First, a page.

To study ST predictors, a competing risk analysis was performed with a Fine and Gray regression model,14 with death considered the competing event. All variables associated (P <.10) with ST in univariable analysis were included in a multivariable model. There was no evidence of noncompliance with the proportional hazards assumption, verified by studying the interaction of covariables in the models with time: in the absence of statistical significance (P> .05), it can be deduced that the proportional hazards assumption has not been violated. To account for the potential heterogeneity arising from the inclusion of centers from different European countries, an interaction term was included in the final model through a nonhierarchical grouping analysis by group (country). The predictive accuracy of the final model was calculated via the C-statistic, using the c-index function of the “pec” extension for R. Results are expressed as the subhazard ratio (sHR) with its corresponding 95% confidence interval (95%CI).

Cumulative incidence function curves were plotted for ticagrelor and prasugrel after estimation of the cumulative incidence function curve using a flexible parametric model for competing risks,15 adjusted for the variables associated (P <.10) in the univariable analysis with a higher incidence of ST (Table 1): age, previous myocardial infarction, STEMI presentation, left ventricular ejection fraction <40%, and serum creatinine.

Table 1.

Baseline Characteristics of the Study Population According to Whether the Dual Antiplatelet Therapy Involved Ticagrelor or Prasugrel

Variable  Ticagrelor (n=2604)  Prasugrel (n=1519)  P 
Age, y  62.3±11.9  59.0±10.6  <.001 
Women  24.2  16.3  <.001 
BMI  27.1±4.2  28.1±3.9  <.001 
Hypertension  56.5  50.3  <.001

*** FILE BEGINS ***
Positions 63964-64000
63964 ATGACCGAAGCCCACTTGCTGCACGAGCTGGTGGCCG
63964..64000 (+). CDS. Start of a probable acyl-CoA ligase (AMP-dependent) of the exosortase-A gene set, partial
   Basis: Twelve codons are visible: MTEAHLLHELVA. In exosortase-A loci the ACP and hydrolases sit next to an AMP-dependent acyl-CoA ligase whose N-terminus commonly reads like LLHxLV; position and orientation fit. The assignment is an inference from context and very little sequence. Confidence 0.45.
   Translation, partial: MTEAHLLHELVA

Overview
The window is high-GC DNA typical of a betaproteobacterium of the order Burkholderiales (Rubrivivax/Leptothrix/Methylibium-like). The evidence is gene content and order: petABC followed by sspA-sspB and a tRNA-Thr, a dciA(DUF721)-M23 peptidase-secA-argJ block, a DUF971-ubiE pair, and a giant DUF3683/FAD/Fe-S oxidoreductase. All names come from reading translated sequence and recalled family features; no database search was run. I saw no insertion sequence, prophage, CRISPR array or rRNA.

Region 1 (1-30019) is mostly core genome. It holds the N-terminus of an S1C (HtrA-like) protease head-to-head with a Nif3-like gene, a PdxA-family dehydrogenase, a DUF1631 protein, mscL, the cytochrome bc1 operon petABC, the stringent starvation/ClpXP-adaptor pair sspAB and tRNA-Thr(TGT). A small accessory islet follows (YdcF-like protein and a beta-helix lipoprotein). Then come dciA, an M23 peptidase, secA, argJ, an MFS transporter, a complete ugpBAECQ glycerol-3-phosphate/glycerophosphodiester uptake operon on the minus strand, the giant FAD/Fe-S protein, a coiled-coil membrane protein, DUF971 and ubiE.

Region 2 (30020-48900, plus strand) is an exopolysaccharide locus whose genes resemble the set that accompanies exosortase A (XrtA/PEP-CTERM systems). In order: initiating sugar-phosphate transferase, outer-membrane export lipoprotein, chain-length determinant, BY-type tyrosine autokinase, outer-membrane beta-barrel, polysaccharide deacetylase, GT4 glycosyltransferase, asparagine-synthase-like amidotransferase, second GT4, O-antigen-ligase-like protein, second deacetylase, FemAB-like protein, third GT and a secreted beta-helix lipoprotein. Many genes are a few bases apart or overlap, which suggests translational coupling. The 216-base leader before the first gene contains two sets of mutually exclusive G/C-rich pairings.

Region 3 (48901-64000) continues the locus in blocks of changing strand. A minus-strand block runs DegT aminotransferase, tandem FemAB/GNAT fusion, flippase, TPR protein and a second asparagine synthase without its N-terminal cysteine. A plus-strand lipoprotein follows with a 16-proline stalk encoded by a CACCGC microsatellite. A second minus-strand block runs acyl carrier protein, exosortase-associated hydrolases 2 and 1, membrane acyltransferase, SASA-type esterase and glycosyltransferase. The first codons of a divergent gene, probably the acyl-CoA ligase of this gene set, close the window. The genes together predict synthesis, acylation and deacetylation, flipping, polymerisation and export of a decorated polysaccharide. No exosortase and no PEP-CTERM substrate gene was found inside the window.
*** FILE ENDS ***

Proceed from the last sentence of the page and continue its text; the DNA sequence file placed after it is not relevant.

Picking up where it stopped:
Diabetes mellitus  31.8  27.8  .008 
Dyslipidemia  55.2  51.6  .029 
Active smoking  21.9  37.0  <.001 
Previous AMI  18.5  14.3  <.001 
Unstable angina  10.9  7.7  .001 
STEMI  48.5  70.7  <.001 
Killip ≥ II  7.3  14.7  <.001 
LVEF <40%  7.4  10.9  <.001 
Hemoglobin, g/dL  14.2±1.2  14.1±1.3  <.001 
Serum creatinine, mg/dL  1.0±0.5  0.9±0.4  .080 
Multivessel disease  47.4  42.6  .011 
Glycoprotein IIb/IIIa inhibitors  16.2  25.1  <.001 

AMI, acute myocardial infarction; BMI, body mass index; LVEF, left ventricular ejection fraction; STEMI, ST-segment elevation acute myocardial infarction.

Values are expressed as percentage or mean±standard deviation.

The composite analysis of death and ST (Figure of the supplementary material) was performed using a Cox model; ticagrelor and prasugrel curves were compared by a log-rank test and the restricted mean survival time method.16

Statistical analyses were performed with Stata 13.1 and R version 3.3.1. P <.05 was considered statistically significant.

RESULTSStudy Population Characteristics

The clinical characteristics of the study population are shown in Table 1 according to use of ticagrelor and prasugrel. The 2 drugs clearly display different prescription patterns.

Regarding DAPT, 63.2% of patients (n=2604) received ticagrelor and 36.8% (n=1519) received prasugrel. The mean follow-up time was 10.9±2.9 months; 82.9% of patients completed 12 months of follow-up with DAPT (94.4%> 6 months, 88.4%> 9 months).